Original Research

Human rights as a new development paradigm: A think piece on implications for monitoring and evaluation

Mahesh Patel
African Evaluation Journal | Vol 6, No 1 | a263 | DOI: https://doi.org/10.4102/aej.v6i1.263 | © 2018 Mahesh Patel | This work is licensed under CC Attribution 4.0
Submitted: 09 August 2017 | Published: 23 May 2018

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Mahesh Patel, African Evaluation Association, Chautauqua Institution, United States

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In the 1960s, development paradigms considered only economic growth. In the 1980s and the 1990s, development paradigms added social development and then human development. This set the tone for the types of goals later embodied in the Millennium Development Goals and Sustainable Development Goals. A third change is now taking place. Human Rights Instruments have generally recognised that a modern developed society also needs political processes that are transparent and participatory, good governance, a belief that justice will be served, and requires that all forms of discrimination should be recognised and eliminated.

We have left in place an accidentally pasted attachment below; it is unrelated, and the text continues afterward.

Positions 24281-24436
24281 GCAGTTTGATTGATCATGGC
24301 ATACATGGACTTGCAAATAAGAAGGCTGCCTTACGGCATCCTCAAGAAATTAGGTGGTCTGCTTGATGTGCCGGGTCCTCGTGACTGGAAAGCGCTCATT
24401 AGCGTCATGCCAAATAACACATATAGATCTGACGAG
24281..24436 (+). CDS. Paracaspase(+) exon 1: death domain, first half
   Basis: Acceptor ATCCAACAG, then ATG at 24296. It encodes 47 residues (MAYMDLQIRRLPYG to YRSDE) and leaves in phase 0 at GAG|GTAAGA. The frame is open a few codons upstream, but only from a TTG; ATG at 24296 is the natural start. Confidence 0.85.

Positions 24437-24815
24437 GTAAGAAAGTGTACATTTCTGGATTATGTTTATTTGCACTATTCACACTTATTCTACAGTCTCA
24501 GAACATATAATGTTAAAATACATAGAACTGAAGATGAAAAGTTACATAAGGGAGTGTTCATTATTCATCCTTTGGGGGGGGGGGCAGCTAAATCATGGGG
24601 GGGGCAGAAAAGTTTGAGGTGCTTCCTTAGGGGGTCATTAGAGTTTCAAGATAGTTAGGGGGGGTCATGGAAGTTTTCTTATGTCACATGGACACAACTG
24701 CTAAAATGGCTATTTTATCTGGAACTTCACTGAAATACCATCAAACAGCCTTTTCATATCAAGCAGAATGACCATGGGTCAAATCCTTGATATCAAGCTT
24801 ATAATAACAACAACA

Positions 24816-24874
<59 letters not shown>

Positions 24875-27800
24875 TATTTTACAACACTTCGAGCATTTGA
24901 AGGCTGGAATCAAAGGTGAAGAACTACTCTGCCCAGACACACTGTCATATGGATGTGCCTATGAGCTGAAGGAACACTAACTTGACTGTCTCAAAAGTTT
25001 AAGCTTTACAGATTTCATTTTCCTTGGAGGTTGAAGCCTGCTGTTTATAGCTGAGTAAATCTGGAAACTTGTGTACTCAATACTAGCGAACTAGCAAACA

International Human Rights Instruments, such as the Convention for the Elimination of Discrimination against Women and the Convention on the Rights of the Child require regular reporting on progress to independent monitoring bodies in Geneva. Currently, there is low awareness, and low participation, of evaluators in these reporting processes.

This article flags some of the conceptual and operational differences between the human rights approach and a ‘development goals’ approach. In each area of difference, it identifies some of the subjects of analysis that will require evaluators to develop new methods, new allies and even new conceptual frameworks to operate in this new paradigm.


Evaluation; Monitoring; Planning; Development; SDGs; MDGs; Logframe; Human Rights


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